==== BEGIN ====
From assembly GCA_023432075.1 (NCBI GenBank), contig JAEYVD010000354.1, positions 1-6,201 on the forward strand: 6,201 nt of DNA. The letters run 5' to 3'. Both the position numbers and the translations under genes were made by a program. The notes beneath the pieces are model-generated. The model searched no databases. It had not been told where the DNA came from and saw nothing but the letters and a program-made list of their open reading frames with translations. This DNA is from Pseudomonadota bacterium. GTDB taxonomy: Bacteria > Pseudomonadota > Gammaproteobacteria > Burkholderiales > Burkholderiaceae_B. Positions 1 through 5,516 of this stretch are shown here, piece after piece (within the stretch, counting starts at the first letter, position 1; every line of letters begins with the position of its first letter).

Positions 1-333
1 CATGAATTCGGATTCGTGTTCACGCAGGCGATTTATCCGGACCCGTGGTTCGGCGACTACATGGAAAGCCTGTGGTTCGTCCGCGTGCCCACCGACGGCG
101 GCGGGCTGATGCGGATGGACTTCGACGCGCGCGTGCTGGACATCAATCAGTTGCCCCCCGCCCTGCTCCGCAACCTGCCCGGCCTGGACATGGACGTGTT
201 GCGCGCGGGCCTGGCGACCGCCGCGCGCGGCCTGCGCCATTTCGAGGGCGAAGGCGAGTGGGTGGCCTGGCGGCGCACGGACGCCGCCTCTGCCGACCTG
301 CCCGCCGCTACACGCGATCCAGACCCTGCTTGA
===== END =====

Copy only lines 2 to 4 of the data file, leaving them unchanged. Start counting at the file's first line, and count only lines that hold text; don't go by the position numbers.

Positions 1-333
1 CATGAATTCGGATTCGTGTTCACGCAGGCGATTTATCCGGACCCGTGGTTCGGCGACTACATGGAAAGCCTGTGGTTCGTCCGCGTGCCCACCGACGGCG
101 GCGGGCTGATGCGGATGGACTTCGACGCGCGCGTGCTGGACATCAATCAGTTGCCCCCCGCCCTGCTCCGCAACCTGCCCGGCCTGGACATGGACGTGTT